Or . . . c) the Joe Biden that can fire up a union hall with talk of his Irish-American roots in blue-collar Scranton, a happy warrior who blasts the Republican ticket for wanting to replace Medicare with "Vouchercare" and defends the Obama administration with the line that "Bin Laden is dead, and General Motors is alive"?
OK, it definitely won't be (a), which is the fictional – albeit hilarious – "Biden" as portrayed by the humor publication The Onion, and conservatives who expect the gaffe-prone (b) as celebrated by right-wing websites like the Drudge Report may not get their wish, either. But how much of old-school Democratic brawler (c) makes it to the Centre College auditorium in Danville, Ky., may determine whether the Obama-Biden ticket can stop the bleeding of the last week.
"This year, the debates have the ability to really shake up the race," said Christopher Malone, who chairs the political-science department at New York's Pace University, marveling at how Republican nominee Mitt Romney erased an early deficit with a strong debate showing against Obama last week. "If you're keeping score, going down two-nothing with two debates left would not be good for the Democrats."
It's a far different scenario for the vice presidential debate from what was expected this summer, when most of the attention was on Romney's pick: young, policy-oriented Rep. Paul Ryan of Wisconsin, the chairman of the House Budget Committee. The showdown in Kentucky was once expected to showcase the buzzworthy newcomer Ryan against the experienced and familiar Biden, first elected to the Senate in 1972.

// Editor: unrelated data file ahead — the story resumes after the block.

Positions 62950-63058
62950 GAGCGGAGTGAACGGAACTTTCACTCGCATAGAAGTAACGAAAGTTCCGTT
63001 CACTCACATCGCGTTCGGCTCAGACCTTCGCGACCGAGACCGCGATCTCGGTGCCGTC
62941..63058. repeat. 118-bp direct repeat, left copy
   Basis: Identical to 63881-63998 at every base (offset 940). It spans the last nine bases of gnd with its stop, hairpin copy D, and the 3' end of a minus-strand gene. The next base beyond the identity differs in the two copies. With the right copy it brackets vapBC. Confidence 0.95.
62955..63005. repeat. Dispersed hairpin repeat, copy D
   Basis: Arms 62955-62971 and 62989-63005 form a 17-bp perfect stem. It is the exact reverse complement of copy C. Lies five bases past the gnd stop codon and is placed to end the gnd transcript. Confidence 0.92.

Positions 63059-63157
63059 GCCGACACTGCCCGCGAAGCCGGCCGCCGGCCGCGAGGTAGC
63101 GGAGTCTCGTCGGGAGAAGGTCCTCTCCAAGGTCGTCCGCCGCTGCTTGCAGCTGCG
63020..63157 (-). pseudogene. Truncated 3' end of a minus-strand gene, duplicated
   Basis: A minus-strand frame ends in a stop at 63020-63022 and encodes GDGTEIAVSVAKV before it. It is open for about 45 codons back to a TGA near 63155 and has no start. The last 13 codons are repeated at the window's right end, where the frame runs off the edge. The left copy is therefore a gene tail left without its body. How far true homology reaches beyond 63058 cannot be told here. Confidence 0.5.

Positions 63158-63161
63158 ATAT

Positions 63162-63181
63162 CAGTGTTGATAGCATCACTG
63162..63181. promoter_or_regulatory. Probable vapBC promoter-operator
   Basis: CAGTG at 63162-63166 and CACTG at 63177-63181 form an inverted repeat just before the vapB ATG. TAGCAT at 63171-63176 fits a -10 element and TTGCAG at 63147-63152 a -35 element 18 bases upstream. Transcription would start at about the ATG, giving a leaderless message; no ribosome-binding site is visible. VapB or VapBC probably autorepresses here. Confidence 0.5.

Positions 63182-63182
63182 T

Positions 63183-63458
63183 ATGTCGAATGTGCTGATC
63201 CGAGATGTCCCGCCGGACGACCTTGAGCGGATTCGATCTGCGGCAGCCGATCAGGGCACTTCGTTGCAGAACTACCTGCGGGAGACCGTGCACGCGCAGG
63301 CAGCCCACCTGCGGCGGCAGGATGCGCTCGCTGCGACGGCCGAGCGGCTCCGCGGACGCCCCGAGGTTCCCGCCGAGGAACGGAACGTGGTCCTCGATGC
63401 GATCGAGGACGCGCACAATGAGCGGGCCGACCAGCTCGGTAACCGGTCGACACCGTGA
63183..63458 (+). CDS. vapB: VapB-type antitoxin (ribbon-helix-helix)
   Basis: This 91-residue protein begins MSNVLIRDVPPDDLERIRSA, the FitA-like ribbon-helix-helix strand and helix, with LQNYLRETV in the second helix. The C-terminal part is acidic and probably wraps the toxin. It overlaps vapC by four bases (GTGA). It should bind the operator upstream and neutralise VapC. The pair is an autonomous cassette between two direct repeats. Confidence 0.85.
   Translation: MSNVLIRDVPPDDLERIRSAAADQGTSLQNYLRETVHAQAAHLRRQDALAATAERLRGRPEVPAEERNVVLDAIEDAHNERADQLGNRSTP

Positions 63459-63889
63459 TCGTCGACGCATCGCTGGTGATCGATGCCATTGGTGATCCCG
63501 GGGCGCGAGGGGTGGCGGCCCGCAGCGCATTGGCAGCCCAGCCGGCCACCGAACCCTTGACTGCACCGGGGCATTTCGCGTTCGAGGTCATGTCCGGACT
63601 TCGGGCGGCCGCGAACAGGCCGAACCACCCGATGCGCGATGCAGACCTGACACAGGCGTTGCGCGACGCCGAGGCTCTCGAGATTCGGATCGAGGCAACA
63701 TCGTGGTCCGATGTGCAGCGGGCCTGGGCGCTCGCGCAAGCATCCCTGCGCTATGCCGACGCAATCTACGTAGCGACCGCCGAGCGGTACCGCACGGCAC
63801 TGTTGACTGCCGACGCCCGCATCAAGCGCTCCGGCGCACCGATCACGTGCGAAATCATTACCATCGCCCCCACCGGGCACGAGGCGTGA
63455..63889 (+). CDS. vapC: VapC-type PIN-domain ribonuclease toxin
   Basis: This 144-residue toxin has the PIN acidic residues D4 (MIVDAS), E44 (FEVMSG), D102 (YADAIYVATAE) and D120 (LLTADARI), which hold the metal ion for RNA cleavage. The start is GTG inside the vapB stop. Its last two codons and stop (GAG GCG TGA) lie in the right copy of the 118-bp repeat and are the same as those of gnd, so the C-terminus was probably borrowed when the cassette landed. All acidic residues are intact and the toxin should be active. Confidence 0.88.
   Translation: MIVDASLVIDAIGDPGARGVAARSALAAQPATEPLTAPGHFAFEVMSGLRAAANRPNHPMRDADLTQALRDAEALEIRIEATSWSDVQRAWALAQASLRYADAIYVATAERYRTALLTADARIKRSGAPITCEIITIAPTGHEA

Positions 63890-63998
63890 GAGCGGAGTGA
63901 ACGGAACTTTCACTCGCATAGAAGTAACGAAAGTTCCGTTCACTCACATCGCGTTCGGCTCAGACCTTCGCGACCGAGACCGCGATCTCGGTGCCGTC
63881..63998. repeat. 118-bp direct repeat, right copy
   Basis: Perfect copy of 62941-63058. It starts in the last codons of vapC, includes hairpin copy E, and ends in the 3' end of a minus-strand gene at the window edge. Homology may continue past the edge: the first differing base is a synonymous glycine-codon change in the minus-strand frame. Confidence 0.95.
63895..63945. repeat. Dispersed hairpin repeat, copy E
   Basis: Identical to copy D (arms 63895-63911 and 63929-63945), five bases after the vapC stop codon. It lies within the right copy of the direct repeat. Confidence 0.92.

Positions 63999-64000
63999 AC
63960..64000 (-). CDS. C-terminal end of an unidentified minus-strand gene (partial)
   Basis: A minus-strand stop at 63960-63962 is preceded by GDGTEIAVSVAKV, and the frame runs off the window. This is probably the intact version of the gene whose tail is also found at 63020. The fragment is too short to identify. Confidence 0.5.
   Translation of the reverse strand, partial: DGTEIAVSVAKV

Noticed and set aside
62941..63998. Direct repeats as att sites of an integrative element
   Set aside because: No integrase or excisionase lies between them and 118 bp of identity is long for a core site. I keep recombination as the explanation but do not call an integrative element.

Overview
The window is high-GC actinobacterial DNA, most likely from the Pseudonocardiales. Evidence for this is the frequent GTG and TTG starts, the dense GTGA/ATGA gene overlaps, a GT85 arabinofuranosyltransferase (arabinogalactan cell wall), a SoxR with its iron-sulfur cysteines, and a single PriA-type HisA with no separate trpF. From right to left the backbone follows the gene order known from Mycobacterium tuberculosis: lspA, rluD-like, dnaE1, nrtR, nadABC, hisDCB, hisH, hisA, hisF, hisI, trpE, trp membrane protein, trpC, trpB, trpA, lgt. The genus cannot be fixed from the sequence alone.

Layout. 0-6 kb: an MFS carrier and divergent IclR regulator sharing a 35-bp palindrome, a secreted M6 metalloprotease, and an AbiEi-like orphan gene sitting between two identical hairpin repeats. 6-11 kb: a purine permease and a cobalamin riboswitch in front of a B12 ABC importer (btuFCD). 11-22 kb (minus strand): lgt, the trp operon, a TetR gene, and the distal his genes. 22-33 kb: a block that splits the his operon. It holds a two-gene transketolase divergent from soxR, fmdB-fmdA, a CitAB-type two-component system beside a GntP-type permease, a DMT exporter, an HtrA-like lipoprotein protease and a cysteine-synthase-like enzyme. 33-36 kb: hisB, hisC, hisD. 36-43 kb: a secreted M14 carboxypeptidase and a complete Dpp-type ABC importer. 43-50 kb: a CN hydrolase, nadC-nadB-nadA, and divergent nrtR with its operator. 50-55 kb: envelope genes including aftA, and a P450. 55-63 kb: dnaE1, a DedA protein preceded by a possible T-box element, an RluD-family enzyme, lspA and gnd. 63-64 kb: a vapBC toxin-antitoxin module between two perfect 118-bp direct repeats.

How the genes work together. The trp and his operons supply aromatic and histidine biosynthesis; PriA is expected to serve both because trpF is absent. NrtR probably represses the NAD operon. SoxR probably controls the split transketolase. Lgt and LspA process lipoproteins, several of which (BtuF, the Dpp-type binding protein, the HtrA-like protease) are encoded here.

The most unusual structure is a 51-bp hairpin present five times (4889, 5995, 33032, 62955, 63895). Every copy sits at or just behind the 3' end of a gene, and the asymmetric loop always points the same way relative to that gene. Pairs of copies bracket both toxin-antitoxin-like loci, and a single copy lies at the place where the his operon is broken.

But although Sarah Palin's showy persona drew high TV ratings for her 2008 debate with Biden, Ryan's bid for the vice presidency has been surprisingly low-profile. That may reflect worries from Team Romney that his stark proposals in the past to slash programs like Medicare might alienate senior citizens or other key voting blocs.
Instead, the pressure is all on Biden, who needs to play the dog - loyal, likable, messy and occasionally on the attack - to erase an Obama performance that was all cat, cool and disinterested.
"Tomorrow, he [Biden] has more of a responsibility in this debate than any other vice presidential candidate that I can think of," said G. Terry Madonna, the political scientist and pollster from Franklin & Marshall College. "What he needs to do is put Ryan back on the defensive, on Medicare, on health care and the Ryan budget."
The question for Biden is how best to do that. Malone said that rather than engage Ryan on the hard numbers - a strong point for the Republican - he'd do better to challenge Ryan, and thus his ticket-mate Romney, on the issues of "character and trust," going after Romney's effort last week to recast himself as a centrist.
Of course, an epic Biden gaffe, and all bets are off. Whatever happens in Danville, it probably won't be boring.
And if it is, there'll always be the bizarro-world version in The Onion.
Contact Will Bunch at firstname.lastname@example.org or 215-854-2957. Follow him on Twitter @Will_Bunch. Read his blog at Attytood.com.